George Muller proved the sovereign faithfulness of God in the matter of finances. He lived in 19th century Bristol, England, where he founded an orphanage. He and his wife had taken literally Jesus’ command to give away all their possessions (Luke 14:33), so they had no personal resources.
Also, he was firmly committed to the principle of not making his financial needs known to anyone, except to God in prayer. He was extremely careful not even to give hints about his own needs or the needs of the orphanage. The children never knew about any financial difficulties, nor did they ever lack good food, clothes, or warmth.
But there were times when Muller’s faith was tried, when the Lord took them down to the wire before supplying the need. On February 8, 1842, they had enough food in all the orphan houses for that day’s meals, but no money to buy the usual stock of bread or milk for the following morning, and two houses needed coal. Muller noted in his journal that if God did not send help before nine the next morning, His name would be dishonored.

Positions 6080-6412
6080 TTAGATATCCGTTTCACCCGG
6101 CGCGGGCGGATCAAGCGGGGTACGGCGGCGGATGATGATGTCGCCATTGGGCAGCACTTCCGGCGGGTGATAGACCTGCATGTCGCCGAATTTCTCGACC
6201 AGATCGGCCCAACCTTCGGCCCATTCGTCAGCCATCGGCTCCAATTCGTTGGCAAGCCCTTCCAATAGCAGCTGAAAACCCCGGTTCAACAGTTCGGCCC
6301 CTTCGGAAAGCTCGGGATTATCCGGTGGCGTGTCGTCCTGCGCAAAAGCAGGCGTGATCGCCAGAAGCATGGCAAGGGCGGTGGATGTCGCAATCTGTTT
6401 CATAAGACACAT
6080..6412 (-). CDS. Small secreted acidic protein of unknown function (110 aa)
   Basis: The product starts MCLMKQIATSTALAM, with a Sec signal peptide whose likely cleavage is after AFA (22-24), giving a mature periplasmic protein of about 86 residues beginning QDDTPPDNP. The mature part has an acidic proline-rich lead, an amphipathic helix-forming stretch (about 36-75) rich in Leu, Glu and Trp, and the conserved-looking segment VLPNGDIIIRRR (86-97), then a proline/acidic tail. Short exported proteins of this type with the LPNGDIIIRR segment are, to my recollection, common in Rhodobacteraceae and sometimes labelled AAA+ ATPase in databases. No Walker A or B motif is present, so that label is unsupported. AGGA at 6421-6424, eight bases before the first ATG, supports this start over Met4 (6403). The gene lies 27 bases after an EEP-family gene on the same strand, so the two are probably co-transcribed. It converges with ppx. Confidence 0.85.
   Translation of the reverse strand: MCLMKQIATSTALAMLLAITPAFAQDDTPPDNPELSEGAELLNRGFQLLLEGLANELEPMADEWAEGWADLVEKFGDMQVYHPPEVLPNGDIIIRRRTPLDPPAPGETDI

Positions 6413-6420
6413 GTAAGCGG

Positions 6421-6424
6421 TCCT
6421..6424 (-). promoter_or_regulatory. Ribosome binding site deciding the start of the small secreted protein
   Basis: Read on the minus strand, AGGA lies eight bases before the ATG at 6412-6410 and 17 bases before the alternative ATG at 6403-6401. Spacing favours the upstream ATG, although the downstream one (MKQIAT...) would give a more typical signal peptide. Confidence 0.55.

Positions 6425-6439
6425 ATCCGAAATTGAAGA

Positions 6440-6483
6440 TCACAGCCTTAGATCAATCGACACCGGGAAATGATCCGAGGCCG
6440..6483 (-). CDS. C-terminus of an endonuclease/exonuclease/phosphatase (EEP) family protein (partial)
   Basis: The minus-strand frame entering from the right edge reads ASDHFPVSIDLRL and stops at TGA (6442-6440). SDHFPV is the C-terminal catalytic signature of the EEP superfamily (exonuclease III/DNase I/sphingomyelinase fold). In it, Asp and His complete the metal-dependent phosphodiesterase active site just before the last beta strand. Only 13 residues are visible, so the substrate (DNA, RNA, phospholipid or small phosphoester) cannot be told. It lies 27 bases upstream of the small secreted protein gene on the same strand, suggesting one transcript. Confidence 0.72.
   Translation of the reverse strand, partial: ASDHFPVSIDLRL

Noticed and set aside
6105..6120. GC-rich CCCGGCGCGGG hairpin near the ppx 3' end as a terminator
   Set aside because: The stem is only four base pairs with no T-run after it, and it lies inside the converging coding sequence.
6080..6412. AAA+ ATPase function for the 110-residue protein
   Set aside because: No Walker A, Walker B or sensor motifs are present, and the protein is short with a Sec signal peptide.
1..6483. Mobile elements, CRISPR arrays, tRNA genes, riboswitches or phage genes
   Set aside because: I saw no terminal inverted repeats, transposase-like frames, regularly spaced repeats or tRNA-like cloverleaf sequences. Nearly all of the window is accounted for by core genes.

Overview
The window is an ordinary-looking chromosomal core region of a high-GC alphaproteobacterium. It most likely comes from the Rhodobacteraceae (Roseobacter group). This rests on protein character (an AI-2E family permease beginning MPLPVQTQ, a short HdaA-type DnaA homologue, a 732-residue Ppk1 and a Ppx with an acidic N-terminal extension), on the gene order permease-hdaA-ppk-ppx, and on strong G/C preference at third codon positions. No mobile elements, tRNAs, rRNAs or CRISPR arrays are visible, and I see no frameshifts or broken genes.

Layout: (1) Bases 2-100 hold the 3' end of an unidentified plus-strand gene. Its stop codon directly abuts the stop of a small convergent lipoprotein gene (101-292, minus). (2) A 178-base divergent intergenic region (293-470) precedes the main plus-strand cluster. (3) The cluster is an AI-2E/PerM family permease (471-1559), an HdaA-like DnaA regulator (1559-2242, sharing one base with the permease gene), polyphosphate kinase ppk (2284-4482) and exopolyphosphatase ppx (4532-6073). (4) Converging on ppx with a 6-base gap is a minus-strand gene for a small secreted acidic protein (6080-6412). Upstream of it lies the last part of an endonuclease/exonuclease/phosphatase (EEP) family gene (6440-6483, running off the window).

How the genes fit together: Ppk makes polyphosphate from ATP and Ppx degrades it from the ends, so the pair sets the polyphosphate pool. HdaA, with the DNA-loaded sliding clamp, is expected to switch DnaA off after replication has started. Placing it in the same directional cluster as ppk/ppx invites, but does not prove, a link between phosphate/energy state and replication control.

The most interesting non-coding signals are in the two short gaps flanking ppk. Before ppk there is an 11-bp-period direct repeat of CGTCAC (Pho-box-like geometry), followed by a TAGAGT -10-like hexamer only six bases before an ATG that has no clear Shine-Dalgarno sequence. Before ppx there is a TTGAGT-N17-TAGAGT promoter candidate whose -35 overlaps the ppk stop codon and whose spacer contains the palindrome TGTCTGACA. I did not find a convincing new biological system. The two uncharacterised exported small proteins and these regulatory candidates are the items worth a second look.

The next morning Muller walked to the orphanage early to see how God would meet their need, only to discover that the need had already been met. A Christian businessman had walked about a half mile past the orphanages toward his place of work when the thought occurred to him that Muller’s children might be in need. He decided not to retrace his steps then, but to drop off something that evening. But he couldn’t go any further and felt constrained to go back. He gave a gift that met their need for the next two days (George Muller: Delighted in God! by Roger Steer [Harold Shaw Publishers], pp. 115-116). Muller knew many instances like that where God tried his faith.
In his journals, Müller recorded miracle-after-miracle of God’s provision and answered prayer: